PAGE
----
To many Americans it’s a mystery of how their Social Security is calculated, and rightly so. However, it is not that complicated.
Social Security determines your average indexed (inflation-adjusted) monthly income, or AIME by applying its average wage index to your income history and then calculating the average monthly income based on your 35 highest-earning years. They include zeros for any of your 35 years without income.
Such indexation ensures that a worker’s future benefits reflect the general rise in the standard of living that occurred during his or her working lifetime. This is necessary because 35 years of earnings are used whereas a typical pension plan will use a five year average + or -.
Once the average earnings are determined the SSA multiplies your AIME by fixed percentages at three different income levels called “bend points.” Think of this as the benefit formula.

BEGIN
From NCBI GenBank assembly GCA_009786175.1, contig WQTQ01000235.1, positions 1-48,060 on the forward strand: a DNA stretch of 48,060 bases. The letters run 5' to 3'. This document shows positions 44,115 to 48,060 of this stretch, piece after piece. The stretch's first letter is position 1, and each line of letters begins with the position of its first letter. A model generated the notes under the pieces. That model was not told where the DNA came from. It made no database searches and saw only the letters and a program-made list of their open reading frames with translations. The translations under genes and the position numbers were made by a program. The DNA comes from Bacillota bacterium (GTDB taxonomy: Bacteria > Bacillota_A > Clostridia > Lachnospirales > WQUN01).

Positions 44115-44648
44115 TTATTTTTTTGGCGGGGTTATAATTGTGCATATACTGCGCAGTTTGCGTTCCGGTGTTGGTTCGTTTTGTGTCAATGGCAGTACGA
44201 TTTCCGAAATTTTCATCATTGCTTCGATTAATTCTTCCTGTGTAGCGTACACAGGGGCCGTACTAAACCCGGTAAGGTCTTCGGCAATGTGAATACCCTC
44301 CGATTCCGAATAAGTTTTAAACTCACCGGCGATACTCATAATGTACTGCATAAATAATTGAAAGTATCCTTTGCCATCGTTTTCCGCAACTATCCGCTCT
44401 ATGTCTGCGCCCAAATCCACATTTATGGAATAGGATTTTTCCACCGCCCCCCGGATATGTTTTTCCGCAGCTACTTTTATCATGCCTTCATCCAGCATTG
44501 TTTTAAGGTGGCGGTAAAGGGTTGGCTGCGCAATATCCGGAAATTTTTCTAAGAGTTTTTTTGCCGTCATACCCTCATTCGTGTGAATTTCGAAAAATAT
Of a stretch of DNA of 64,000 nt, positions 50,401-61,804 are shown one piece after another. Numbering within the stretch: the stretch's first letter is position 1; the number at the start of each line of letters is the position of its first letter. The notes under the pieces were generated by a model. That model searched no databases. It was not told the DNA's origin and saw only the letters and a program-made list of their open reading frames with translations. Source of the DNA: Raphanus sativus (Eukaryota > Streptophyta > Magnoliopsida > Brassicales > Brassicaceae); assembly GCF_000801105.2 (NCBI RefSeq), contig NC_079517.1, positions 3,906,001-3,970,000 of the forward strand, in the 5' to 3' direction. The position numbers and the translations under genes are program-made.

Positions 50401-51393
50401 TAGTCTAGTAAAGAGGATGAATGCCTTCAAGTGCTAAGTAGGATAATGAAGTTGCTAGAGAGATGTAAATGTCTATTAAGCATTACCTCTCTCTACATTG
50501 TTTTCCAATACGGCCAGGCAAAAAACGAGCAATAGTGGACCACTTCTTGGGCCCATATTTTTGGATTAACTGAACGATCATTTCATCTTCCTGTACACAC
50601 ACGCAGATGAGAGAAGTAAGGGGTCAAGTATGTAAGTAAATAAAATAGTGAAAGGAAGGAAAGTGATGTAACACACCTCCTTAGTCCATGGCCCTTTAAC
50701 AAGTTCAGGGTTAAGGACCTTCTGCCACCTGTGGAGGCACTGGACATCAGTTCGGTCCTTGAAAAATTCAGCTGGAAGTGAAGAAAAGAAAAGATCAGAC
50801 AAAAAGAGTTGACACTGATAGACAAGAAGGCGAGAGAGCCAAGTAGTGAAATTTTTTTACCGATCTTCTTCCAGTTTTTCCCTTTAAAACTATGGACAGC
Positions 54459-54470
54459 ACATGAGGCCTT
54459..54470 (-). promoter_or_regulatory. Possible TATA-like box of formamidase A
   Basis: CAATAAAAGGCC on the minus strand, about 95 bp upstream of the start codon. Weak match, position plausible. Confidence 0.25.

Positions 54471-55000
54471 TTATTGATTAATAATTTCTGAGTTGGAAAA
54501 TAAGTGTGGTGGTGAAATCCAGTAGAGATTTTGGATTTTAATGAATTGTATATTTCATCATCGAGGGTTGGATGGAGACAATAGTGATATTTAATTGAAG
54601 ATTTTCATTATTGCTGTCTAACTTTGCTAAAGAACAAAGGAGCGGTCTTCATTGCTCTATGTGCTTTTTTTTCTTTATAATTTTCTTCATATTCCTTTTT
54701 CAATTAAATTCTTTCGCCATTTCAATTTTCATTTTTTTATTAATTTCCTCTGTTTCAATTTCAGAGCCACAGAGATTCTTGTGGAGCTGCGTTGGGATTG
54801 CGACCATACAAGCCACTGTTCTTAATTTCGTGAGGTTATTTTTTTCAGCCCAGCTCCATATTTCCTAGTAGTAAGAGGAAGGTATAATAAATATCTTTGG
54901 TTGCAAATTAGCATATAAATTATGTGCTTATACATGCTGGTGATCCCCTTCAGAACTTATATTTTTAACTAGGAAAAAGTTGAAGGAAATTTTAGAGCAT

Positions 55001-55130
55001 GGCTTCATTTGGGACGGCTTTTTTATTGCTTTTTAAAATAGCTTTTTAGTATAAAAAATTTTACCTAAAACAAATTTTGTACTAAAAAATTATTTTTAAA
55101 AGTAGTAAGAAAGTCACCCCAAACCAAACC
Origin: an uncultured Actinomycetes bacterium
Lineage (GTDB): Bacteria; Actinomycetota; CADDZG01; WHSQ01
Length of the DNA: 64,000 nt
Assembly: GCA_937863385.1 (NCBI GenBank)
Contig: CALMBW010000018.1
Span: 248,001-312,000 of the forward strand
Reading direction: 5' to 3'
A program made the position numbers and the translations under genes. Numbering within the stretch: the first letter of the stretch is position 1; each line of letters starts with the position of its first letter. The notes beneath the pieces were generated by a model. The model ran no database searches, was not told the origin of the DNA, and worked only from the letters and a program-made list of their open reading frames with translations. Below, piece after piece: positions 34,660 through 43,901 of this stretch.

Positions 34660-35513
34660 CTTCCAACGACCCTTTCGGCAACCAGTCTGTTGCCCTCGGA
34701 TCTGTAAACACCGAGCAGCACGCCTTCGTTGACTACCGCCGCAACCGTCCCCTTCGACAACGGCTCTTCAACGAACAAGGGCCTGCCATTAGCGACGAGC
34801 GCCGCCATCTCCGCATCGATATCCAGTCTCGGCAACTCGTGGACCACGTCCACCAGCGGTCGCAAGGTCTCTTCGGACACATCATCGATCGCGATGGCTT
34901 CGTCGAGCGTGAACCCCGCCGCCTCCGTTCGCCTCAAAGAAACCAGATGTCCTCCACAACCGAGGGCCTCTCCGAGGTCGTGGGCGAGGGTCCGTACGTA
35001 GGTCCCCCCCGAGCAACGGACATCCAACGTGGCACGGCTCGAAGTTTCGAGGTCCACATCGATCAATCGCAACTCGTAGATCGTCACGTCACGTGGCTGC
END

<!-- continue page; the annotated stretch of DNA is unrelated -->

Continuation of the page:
For example, if you’re first eligible for retiree benefits in 2021, you’d receive 90% of your AIME up to $996, 32% of your AIME between $997 and $6,002, and 15% of your AIME for anything above $6,002. The resulting figure is your primary insurance amount, or PIA. Your monthly benefit at full retirement age based on you date of birth.
As you can see, the lower income beneficiary receives a higher income replacement because more of their earnings have the higher 90 or 32 percentages applied. At the same time they are paying less in taxes because of their lower income while higher paid workers pay more in taxes and received a lower return when their benefit is calculated.